No false principle in religion has shed more innocent or rather virtuous blood, than that of persecuting heretics; i. e. those who differ in any article from the religion established by law. The doctrine of burning heretics, is in effect the pro-' fessing to burn men eminently virtuous; for they must be so, when they submit to be burnt alive, rather than be guilty even of dissimulation. The Mahometan practice, of converting people by the sword, if not more rational, is at least more manly. Louis IX. of France, one of its best princes, would have been a greater blessing to his people had he been less pious: he had an implacable aversion to heretics; against whom he thought it more proper to employ racks and gibbets, than argument. Torquemada, that infernal inquisitor of Spain, brought into the inquisition, in the space of four-" teen years, no fewer than 80,000 persons; of whom 6000 were condemned to the flames, and burnt alive with the greatest pomp and exultation. Of that vast number, there was perhaps not a single
person, who was not more pure in religion, as well as in morals, than their outrageous persecutor. Hunter, a young man about nineteen years of age, was one of the unhappy victims to the zeal of Queen Mary of England for Popery. Having been inadvertently betrayed by a priest to deny transubstantiation, he absconded, to keep out of harm's way. Bonner, that arch-hangman of Popery, threatened ruin to the father, if he did not deliver up the young man. Hunter, hearing of his father's danger, made his appearance, and was burnt alive, instead of being rewarded for his filial piety. A woman of Guernsey was brought to the stake, without regard to her big belly; which bursting by the torture, she was delivered in the midst of the flames. One of the guards snatched the infant from the fire; but the magistrate who attended the execution ordered it to be thrown back; being resolved, he said, that nothing should survive which sprung from a parent so obstinately heretical. Father Paul computes, that, in the Netherlands alone, from the time that the edict of Charles V. was promulgated against the reformers, 50,000 persons were hanged, beheaded, buried alive, or burnt, on account of religion. Some Faquirs, crazed with opium and fanaticism, have been known, with poisoned daggers, to fall upon uncircumcised Europeans, and to put every one to death whom they could master. In the last century, a Faquir at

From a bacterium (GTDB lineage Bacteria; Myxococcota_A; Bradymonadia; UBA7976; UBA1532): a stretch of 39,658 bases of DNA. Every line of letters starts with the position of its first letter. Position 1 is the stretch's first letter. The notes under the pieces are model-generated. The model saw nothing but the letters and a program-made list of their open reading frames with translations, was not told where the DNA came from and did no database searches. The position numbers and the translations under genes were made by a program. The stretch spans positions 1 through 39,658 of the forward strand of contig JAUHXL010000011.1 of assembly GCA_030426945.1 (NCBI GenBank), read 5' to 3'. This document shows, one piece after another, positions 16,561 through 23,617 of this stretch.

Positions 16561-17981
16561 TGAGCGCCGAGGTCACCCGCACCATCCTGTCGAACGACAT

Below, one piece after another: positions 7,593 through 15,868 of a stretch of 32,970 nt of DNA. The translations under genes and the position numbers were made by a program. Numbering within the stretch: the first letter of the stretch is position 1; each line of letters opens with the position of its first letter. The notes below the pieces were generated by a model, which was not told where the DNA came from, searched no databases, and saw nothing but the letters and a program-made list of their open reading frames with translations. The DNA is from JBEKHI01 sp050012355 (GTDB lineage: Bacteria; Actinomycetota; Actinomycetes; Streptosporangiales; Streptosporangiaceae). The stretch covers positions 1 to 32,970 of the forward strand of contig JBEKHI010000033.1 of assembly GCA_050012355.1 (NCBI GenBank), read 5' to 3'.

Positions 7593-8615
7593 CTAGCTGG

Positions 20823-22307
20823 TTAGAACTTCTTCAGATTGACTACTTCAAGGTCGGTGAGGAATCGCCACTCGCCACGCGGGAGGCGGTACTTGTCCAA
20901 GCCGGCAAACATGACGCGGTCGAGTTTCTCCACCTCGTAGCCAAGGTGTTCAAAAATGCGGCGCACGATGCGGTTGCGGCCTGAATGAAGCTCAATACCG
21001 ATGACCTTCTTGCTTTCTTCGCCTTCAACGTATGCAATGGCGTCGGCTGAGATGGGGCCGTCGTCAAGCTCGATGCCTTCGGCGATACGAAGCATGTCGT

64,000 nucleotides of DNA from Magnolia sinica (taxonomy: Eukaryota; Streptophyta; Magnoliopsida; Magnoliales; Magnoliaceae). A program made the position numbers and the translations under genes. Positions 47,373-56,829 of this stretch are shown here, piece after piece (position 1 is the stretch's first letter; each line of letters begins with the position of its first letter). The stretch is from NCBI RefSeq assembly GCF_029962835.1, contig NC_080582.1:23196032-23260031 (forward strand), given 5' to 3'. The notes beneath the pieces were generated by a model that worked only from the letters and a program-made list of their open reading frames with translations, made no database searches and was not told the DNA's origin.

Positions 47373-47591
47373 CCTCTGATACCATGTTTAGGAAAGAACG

Council of Trent, Book 5.
Surat, murdered, within the space of a minute, seventeen Dutch sailors with seventeen stabs of a dagger. We think with horror of human sacrifices among the ancient Pagans; and yet we behold them every day, among Christians, rendered still more horrid by the most atrocious torments that religious hatred can devise.
The great motive to such cruelties, is the superstitious and absurd notion, that heretics are God's enemies; which makes it thought an acceptable service to God, not only to persecute them by fire and sword in this world, but to deliver them over to Satan in the world to come. Another circumstance inflames religious hatred; which is, that neighbours are either intimate friends or bitter enemies. This holds, with a slight variation, in sects of the same religion: however minute their differences are, they cannot be intimate friends; and therefore are bitter enemies: the nearer they approach to unison, if not entirely so, the greater in proportion is their mutual hatred. Such hatred, subduing the meek spirit of Christianity, is an additional cause for persecution. Blind zeal for what is believed to be the only true religion, never discovers error nor innocence in those who differ, but perverseness and criminal obstinacy. Two reli, gions totally different, like two countries in opposite parts of the globe, produce no mutual enmity. At the siege of Constantinople by the Turks, anno 1453, the Emperor, in order to procure assistance